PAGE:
Demystifying Compensation in FlowJo®

The Compensation Wizard in FlowJo is one of the most frequently used platforms, and by extension potentially the greatest source of confusion on a per-cytometrist basis. This brief guide is to help users new to compensation calculations and experienced flow-maestros alike breeze through this process in a painless and professional fashion.

First Steps:

  1. Load your single-stained controls into FlowJo, and make sure they are all added to FlowJo’s Compensation group.
  2. Select the Compensation group.
  3. Click one of the two Compensation icons to open the Compensation Wizard:

Compensation 1.png

Figure 1. Opening the Compensation Wizard.

The Fun Bits:

At this point, FlowJo will perform some pretty cool magic tricks: First, it will attempt to automatically assign control samples to their appropriate colors. Then, peak-finding algorithms will try to auto-gate negative and positive control populations within those samples.

Users should now be very careful to check the following three items:

1. Are the parameters in the Compensation Wizard correct?

If there are parameters included that you do not wish to compensate, click on the Sample cell to the right of the unwanted color, and choose “Remove this Parameter.”

If there are parameters which were not automatically added to the wizard, click on the parameter column header, and find the option “Choose Parameters.” Within the resulting dialog box, select your parameters of interest. If your parameter is not on this list, this is a sure sign that the parameter of interest is not contained in each single-stain control sample within your workspace’s Compensation group, which is required in order to perform compensation calculations on a given parameter.

2. Are the samples assigned to the correct corresponding colors?

If samples are mismatched, or no sample was selected for a given parameter, click the parameter cell to the right of the parameter column and select the appropriate sample.

3. Are the autogates correctly defining negative and positive control populations?

If the auto-gated control populations need adjustment, you can simply click on the preview graph windows at the bottom of the Compensation Wizard to bring up a univariate histogram defining these populations. Now, adjust the range gate(s) there to your desired location. If these autogates totally miss the mark, and you’d like to define them from scratch, you can do so in FlowJo’s workspace, then click the control population columns to the right of the parameters, and select your manually-defined populations to assign them to that color.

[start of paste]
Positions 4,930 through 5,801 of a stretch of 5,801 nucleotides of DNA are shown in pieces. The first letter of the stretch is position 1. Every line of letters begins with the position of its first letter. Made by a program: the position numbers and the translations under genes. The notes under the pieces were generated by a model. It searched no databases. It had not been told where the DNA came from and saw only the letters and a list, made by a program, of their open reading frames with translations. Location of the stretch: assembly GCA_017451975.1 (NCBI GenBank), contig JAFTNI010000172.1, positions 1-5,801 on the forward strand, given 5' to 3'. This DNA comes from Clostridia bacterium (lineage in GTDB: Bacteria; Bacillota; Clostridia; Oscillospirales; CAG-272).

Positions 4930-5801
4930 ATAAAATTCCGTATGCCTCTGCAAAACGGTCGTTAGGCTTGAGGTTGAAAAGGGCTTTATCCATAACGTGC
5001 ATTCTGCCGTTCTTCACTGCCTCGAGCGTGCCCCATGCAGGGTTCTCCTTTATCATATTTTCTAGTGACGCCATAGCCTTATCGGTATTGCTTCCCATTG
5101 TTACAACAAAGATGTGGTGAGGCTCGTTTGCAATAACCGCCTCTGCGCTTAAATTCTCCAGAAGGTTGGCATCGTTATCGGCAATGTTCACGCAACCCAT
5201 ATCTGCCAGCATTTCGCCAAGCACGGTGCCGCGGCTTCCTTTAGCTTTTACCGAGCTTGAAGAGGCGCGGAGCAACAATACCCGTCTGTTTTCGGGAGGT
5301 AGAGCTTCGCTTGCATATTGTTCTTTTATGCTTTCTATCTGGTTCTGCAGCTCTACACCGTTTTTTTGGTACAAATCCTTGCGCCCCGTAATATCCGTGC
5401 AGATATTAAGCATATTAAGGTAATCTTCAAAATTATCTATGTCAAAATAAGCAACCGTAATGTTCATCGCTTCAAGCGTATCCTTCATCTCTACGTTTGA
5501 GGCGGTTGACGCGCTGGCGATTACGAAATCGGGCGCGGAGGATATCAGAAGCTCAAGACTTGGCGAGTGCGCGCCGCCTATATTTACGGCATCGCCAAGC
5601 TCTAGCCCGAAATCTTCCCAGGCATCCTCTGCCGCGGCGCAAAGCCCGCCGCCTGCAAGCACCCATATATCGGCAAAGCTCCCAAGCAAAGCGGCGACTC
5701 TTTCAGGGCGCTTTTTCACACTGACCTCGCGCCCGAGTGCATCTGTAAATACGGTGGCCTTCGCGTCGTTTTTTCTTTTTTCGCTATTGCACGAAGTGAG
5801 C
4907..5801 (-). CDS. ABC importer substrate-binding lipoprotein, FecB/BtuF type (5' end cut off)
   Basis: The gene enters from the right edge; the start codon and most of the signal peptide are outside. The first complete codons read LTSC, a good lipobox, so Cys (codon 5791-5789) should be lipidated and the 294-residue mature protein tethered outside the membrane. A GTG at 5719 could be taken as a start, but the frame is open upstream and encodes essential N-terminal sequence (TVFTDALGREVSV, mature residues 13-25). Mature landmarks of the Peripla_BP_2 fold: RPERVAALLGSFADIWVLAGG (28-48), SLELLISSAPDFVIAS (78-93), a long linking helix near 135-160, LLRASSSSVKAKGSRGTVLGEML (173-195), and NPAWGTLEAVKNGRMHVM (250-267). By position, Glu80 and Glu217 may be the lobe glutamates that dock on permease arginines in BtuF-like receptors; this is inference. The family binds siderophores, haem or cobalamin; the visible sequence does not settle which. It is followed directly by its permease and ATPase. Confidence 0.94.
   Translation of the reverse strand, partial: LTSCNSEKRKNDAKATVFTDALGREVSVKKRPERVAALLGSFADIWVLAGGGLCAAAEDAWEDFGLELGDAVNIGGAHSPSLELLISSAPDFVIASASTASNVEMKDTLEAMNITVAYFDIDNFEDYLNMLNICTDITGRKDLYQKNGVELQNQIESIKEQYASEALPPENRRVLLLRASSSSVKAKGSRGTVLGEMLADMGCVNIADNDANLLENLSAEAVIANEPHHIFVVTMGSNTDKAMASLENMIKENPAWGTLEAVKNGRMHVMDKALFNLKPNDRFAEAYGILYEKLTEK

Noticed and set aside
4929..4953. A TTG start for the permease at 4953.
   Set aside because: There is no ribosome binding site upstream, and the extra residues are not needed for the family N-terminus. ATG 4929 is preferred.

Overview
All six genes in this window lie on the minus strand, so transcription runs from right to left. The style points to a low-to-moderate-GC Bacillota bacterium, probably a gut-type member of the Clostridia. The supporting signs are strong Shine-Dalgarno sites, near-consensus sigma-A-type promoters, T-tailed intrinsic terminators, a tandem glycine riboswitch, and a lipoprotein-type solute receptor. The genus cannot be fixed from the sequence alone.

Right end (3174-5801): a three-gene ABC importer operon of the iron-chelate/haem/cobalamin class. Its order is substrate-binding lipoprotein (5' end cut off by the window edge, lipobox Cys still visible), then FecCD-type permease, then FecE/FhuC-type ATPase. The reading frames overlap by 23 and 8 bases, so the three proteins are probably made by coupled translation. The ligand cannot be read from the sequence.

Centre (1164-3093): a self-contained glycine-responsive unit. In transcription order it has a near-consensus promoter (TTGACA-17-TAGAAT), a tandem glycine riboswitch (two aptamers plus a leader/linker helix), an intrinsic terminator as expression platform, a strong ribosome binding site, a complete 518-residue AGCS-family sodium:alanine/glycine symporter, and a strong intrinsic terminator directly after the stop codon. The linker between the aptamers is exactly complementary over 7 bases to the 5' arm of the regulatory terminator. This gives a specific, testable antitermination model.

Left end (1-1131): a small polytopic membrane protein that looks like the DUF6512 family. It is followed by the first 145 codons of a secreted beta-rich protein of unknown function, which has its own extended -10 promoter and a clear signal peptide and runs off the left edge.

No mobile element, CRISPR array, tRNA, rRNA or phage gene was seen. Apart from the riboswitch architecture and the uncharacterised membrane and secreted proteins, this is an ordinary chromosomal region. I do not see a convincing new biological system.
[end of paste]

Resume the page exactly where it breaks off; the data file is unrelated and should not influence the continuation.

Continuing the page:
Pro-Tip: If you are using an unstained control as your universal negative, you can drag and drop the universal negative population from the unstained sample in your FlowJo workspace to the Negative column header in the compensation wizard—this automatically assigns that population as the negative control for all colors!

Final Steps:

In the top right-hand corner of the Compensation Wizard there is a message in blue. Does this message say “Finalized”? If so, you can apply the matrix to your data by dragging the “[M]” icon from the top left-hand corner of the wizard to individual samples or to groups within FlowJo’s workspace. You can also inspect the spillover matrix percentages calculated from your single-stained controls by clicking “View Matrix” at the top of the Compensation Wizard.

If, instead, the message reads “Calculation Error,” This means FlowJo was unable to calculate the matrix from your given controls. If you look to the left of the Parameter column in the wizard, you will see a colored dot. Mousing over this icon brings up a tooltip that provides feedback on possible issues with controls currently assigned to a parameter.


If you see a gray grid to the left of data files within FlowJo’s workspace, this indicates that a compensation matrix was imported via spillover keywords in that FCS file. This matrix was calculated by your acquisition software. In this case, your data has already been compensated by that acquisition-defined matrix, and you may not require single-stained controls to set up a matrix in FlowJo at all.

As mentioned previously, if your compensation control samples are missing any parameters from your experiment, this can be potentially devastating, because FlowJo will not be able to calculate a compensation matrix for parameters not held in common across all control samples. Likewise, if your compensation control parameters do not match the parameter names in your experimental samples EXACTLY (character for character) the calculated matrix will not apply correctly to your data files. FlowJo illustrates this mismatch in the workspace by filling the compensation grid icon to the left of samples with a red color. In either case, you may need to re-visit your acquisition software to make sure the parameters exported within your compensation controls are correct and complete.

Compensation 2.png

Figure 2. Matrix applied to sample with mismatched parameters.

Applying compensation to samples does not remove the uncompensated parameters from your sample, though it will hide them by default from parameter lists. You can show uncompensated parameters in FlowJo’s Graph window by holding down the Alt or Option key on your keyboard while clicking the parameter drop-down lists within the Graph window. Populations previously illustrated with uncompensated parameters will still be displayed in uncompensated space when you first re-open them, even after applying compensation to the sample.

Additional Resources:

  • FlowJo’s manual on compensation.
  • Detailed overview of the compensation theory underpinning our calculations.
  • If these techniques do not get you to your desired compensation, or if you have further questions or concerns you can always email FlowJo’s technical support team:
Aug 02, 2017   |   Flow Cytometry